Professor Vijay Kuchroo to be honored for unraveling the immune mechanisms of Multiple Sclerosis
Credit: Brigham and Women’s Hospital
NEW YORK, April 13, 2021 — Vijay K. Kuchroo, DVM, PhD, the Samuel Wasserstrom Professor of Neurology at Harvard Medical School, has been selected as the 2021 recipient of the John Dystel Prize for Multiple Sclerosis Research.
A graduate of Veterinary Medicine from the College of Veterinary Medicine in Hisar, India, who earned a PhD in pathology at the University of Queensland in Brisbane Australia, Kuchroo is Senior Scientist at Brigham and Women’s Hospital, and Co-director of the Center for Infection and Immunity, Brigham Research Institute, Boston. He is a member of the Broad Institute, and a participant in a Klarman Cell Observatory project that focuses on T cell differentiation and is the founding director of the Evergrande Center for Immunologic Diseases at Harvard Medical School and Brigham and Women’s Hospital.
“I am thrilled to receive the Dystel prize for the work we did on multiple sclerosis,” said Kuchroo. “We generated a number of animal models for the disease and these models are used world-over in the laboratories doing MS research. I launched my career with a pilot grant from the National MS Society and I am grateful to the Society for their continued support.”
Kuchroo is an innovative scientist who has made outstanding research contributions to the understanding of the underlying mechanisms that drive multiple sclerosis (MS). He is a recognized leader in the study of the immune response that damages the brain and spinal cord in MS. His research has focused on immune “T cells,” and the genes and molecules that regulate these cells’ activity in MS.
Some of the many advances to which Kuchroo has contributed include defining the role of specific proteins in nerve-insulating myelin as targets driving the immune response and developing a mouse model showing that myelin oligodendrocyte glycoprotein triggered inflammation of the optic nerve, often the first symptom of MS. Kuchroo also identified “TIM-3,” a molecule on the surface of T cells that can distinguish inflammatory cells from T cells that can regulate inflammation, and pinpointed the whole TIM family of genes that have important roles in regulating immune responses.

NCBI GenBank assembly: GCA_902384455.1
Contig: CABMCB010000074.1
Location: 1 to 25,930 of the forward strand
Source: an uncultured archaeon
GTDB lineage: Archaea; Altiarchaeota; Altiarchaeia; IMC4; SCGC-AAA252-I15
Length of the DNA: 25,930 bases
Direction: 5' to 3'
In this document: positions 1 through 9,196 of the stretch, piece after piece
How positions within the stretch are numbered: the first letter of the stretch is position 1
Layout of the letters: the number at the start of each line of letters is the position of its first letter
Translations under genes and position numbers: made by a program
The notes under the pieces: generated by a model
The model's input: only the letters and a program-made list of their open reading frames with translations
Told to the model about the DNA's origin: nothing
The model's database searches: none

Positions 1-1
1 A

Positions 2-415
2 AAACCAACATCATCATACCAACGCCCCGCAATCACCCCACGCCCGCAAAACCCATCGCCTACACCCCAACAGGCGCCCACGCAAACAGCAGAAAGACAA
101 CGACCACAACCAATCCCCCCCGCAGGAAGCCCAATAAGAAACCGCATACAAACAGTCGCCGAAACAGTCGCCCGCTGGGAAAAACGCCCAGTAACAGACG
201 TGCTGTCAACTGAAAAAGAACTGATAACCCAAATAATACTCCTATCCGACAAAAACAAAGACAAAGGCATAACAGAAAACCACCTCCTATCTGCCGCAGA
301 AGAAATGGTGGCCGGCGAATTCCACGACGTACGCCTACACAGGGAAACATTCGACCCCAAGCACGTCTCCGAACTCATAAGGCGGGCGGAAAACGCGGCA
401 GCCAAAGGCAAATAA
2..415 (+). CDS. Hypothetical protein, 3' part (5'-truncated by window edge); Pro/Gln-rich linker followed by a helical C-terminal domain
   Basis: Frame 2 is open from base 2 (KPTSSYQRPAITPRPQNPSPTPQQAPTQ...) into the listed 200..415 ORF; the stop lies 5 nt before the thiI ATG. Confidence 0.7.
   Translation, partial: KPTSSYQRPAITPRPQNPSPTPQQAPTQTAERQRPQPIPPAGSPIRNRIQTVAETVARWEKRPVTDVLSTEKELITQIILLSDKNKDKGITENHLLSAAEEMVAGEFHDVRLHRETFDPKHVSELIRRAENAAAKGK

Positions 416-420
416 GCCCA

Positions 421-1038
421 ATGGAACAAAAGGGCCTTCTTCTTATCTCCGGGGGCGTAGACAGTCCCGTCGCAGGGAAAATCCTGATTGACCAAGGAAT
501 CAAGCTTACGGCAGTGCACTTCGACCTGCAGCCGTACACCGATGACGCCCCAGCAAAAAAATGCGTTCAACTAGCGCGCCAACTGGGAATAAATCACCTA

In nominating Kuchroo for the Dystel Prize, Howard Weiner, MD, (Harvard Medical School), and 2007 recipient of the prize, said, “Professor Kuchroo is a pioneer in the field of T cell biology and CNS autoimmunity as it relates to MS. The immune system and autoimmunity are at the heart of MS. His work has had major impact and has opened up pathways that will lead to better treatment and ultimately a cure for MS.”
Kuchroo defined distinct steps in how T cells that drive the immune response are activated, and the specific immune messenger proteins involved, providing targets for the development of immune-modulating therapies. This was translated into studies in people with MS, under his guidance. In addition, he has advanced our understanding of the role of immune B cells in MS, identifying a molecule on them that regulates tissue inflammation. These observations are now being investigated in people with MS.
“Professor Kuchroo’s research lays the groundwork for stopping the immune response in its tracks,” said Bruce Bebo, PhD, Executive Vice President of Research for the National MS Society. “This work is crucial to advancing the most promising pathways to MS cures.”
Kuchroo will receive the award and deliver the Dystel Prize lecture as part of the virtual American Academy of Neurology 2021 Annual Meeting on April 17.
About the Dystel Prize
The Dystel Prize is given jointly by the National MS Society and the American Academy of Neurology. The late Society National Board member Oscar Dystel and his late wife, Marion, established the Prize in 1994 in honor of their son, John Jay Dystel, an attorney whose promising career was cut short by progressive disability from MS. (John died of complications of the disease in June 2003.) Read more about other Dystel Prize winners.
About the National Multiple Sclerosis Society
The National MS Society, founded in 1946, funds cutting-edge research, drives change through advocacy, and provides programs and services to help people affected by MS live their best lives. Connect to learn more and get involved: nationalMSsociety.org, Facebook, Twitter, Instagram, YouTube or 1-800-344-4867.
About Multiple Sclerosis
Multiple sclerosis is an unpredictable, often disabling disease of the central nervous system. There is currently no cure for MS. Symptoms vary from person to person and range from numbness and tingling, to mobility challenges, blindness and paralysis. An estimated 1 million people live with MS in the United States. Most people are diagnosed between the ages of 20 and 50, and it affects women three times more than men.